(The first article in a three-part series for Inter Press Service I recently tied up about Kwa-Zulu Natal’s Umgeni River).
KWAZULU-NATAL MIDLANDS, South Africa, Aug 5 2013 (IPS) – On a winter’s afternoon in late July, potato farmer John Campbell and the Endangered Wildlife Trust’s Tanya Smith surveyed the Umgeni Vlei Nature Reserve from a hilltop on Ivanhoe Farm in the KwaZulu-Natal Midlands.
Separated from Smith’s binoculars by a swathe of golden brown grass, the water pooled in the wetland basin that sources the Umgeni River glistens in the mild sunshine as it winds its way for 265 km to meet the ocean at Durban’s coastline.
“We’ve got two pairs [of wattled cranes] nesting in here at the moment,” Smith, a senior field officer with the African Crane Conservation Programme told IPS. A week earlier she had flown over the wetland for an annual aerial survey of the critically endangered birds. The birds can grow taller than five feet and are characterised by a bumpy red patch of skin between their beaks and eyes.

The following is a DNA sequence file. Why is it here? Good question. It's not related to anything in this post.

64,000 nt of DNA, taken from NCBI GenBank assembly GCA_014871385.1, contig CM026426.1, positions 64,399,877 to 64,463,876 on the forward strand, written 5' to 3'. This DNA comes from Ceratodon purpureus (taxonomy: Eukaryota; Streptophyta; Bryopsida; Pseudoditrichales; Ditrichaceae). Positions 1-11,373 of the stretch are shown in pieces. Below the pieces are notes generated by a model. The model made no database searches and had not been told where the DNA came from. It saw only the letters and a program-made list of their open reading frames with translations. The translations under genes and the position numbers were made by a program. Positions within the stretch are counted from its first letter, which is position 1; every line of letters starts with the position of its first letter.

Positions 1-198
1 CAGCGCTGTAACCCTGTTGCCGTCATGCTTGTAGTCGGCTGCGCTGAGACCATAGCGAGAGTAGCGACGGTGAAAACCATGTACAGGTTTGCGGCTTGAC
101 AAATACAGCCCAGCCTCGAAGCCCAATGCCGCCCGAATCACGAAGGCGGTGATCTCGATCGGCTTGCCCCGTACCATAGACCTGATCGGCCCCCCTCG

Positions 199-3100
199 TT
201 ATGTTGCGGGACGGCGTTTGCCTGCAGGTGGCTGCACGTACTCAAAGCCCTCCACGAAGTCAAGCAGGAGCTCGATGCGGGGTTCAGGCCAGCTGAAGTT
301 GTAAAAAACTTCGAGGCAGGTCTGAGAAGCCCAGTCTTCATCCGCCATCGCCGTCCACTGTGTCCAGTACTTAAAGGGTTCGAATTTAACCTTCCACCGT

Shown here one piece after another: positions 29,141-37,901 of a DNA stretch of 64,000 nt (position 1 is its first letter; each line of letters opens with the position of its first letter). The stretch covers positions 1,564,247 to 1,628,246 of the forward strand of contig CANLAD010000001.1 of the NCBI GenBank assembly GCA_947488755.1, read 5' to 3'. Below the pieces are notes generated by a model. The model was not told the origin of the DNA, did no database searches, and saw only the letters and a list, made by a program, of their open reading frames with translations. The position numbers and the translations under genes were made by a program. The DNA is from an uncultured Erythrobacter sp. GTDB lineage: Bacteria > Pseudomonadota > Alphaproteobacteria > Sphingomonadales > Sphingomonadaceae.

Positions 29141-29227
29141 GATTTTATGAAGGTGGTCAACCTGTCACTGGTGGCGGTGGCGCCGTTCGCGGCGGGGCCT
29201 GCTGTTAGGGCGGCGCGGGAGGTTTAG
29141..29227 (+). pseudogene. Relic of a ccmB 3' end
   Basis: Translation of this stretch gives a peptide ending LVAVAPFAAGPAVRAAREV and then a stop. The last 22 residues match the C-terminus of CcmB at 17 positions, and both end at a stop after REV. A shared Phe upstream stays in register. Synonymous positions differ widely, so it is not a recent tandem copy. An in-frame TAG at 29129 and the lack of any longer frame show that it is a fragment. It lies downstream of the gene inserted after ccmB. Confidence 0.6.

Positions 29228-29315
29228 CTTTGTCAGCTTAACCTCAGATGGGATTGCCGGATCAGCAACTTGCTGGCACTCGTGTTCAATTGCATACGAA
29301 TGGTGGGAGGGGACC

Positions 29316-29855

There are an estimated 80 breeding pairs of wattled cranes remaining in South Africa. The total South African population is less than 260.
To maintain Umgeni Vlei’s biodiversity and protect the regal cranes’ habitat, the South African government declared the reserve a Ramsar Site in April this year, giving it special protection as a “wetland of international importance” under the Ramsar Convention, an international treaty on the protection of wetlands.
“On the Ramsar-designated wetland we’ve had up to seven breeding pairs of wattled cranes, but the number fluctuates every year,” said Smith. “If you include [the surrounding] wetlands we’ve had up to 13 breeding pairs – it’s a huge proportion of the country’s breeding population.”
Wetlands on the land owned by Ivanhoe Farming Company, of which Campbell is a director, serve as home to up to six breeding pairs of wattled cranes. To help conserve them, Campbell has designated 800 hectares of farmland which buttress the reserve.
This is a protected area with nature reserve status through the KwaZulu-Natal Biodiversity Stewardship Programme run by provincial government body Ezemvelo KwaZulu-Natal Wildlife.
“I think cranes and agriculture can co-exist,” Campbell told IPS. “Most farmers, I find, are conservation-minded.”
Read the full article at Inter Press Service.